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Reverend Joseph Tays, an Episcopal missionary who founded El Paso's first Protestant church, arrived in El Paso in 1870, a widower with two boys. C. L. Sonnichsen records the story that a month after he began his mission in El Paso, Tays sent word to Austin that he was "doing his best."
Tays was learning Spanish and at least one saloon keeper had closed his doors and found another vocation because of him. He not only preached and taught, he worked in real estate and served the county as surveyor. Tays laid the cornerstone of the first St. Clement's Episcopal Church on Christmas day in 1881.
Local Historian and Author Leon Metz writes that after having conducted the funeral of a smallpox victim, Tays contracted the dreaded disease himself and died after a week's suffering. Late in the evening of November 21, two men from the city wrapped Parson Tay's body in a sheet and delivered it quickly to Concordia. He was buried without ceremony in the middle of the night during a violent rain storm. The man who had helped so many in early El Paso was buried with only two grave diggers present.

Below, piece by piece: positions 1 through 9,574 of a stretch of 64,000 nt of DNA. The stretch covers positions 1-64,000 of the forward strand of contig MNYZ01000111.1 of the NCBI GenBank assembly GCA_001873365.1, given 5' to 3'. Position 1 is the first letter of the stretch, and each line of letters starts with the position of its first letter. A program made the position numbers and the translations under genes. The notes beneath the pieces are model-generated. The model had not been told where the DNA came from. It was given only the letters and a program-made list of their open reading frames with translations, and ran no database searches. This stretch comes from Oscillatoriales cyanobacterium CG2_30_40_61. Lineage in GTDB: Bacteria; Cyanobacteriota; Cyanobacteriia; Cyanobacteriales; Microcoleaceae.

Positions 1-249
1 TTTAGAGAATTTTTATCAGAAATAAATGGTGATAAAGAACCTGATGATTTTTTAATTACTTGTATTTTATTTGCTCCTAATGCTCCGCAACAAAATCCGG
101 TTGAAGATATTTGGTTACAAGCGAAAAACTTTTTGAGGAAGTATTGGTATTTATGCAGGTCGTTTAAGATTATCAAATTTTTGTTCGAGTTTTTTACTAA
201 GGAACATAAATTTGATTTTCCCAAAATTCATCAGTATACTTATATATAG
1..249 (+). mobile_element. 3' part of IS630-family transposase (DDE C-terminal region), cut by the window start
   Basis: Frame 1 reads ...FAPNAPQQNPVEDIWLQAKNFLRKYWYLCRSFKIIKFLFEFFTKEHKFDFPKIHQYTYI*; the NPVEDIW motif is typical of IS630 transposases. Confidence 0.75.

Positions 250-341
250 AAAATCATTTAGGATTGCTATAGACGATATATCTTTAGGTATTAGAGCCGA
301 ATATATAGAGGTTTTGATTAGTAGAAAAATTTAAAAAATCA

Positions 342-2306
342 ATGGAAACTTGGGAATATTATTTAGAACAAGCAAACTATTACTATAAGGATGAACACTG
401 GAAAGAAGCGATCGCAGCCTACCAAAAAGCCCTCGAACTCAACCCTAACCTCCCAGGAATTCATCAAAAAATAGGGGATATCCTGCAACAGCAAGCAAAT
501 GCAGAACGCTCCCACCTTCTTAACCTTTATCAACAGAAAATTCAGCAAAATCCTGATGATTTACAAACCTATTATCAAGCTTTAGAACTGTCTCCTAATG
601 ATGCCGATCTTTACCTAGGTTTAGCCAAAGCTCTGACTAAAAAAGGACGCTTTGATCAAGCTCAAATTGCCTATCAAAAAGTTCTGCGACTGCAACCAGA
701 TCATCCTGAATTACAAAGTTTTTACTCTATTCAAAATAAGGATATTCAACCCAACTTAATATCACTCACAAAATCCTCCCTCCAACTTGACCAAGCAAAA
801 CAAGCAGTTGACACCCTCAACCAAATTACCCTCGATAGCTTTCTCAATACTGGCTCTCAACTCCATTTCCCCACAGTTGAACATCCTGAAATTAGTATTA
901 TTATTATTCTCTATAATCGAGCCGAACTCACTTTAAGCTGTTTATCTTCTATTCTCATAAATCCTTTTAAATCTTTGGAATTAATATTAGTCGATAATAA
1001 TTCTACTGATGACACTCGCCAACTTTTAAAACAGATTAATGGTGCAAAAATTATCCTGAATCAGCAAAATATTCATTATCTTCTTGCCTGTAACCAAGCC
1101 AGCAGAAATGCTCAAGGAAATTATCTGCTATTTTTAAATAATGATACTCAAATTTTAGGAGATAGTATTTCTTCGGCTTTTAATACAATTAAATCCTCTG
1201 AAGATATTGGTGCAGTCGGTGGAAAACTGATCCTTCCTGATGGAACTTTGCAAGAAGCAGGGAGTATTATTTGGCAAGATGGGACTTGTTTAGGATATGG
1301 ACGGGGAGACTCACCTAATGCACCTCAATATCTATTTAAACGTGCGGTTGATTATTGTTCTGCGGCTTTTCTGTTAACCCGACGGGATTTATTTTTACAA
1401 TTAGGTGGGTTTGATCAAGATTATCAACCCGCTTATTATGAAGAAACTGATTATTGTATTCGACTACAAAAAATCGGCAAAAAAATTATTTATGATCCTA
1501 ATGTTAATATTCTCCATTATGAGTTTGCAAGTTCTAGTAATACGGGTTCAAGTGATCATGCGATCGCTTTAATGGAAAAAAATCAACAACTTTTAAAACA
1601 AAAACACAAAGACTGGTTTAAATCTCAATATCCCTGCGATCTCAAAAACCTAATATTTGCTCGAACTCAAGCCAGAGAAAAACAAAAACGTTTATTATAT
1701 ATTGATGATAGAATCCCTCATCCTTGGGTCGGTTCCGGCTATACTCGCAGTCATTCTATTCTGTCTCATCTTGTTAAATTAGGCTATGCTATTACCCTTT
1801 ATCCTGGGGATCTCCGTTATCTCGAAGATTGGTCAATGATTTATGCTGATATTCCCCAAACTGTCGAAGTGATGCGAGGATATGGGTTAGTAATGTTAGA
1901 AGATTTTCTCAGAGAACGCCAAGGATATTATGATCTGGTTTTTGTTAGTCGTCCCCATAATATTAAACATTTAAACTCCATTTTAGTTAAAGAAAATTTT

(per http://www.epcounty.com/history/concordia.htm)

Uploaded on 07.30.2014 by El Paso Museum of History

Central / El Paso High, (1870 - 1879), Faith

  • Reverend
  • Smallpox
  • Health

Rev. JW Tays was my Great-great Uncle. I have many extended Tays family members who I never met in the El Paso area, as well as other parts of Texas. I'd love to know more about them, and share any information about the "Tays Boys" of TX.

Thank you for this information. Please share your information with us.

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Rev. Joseph W. Tays - El Paso, Texas

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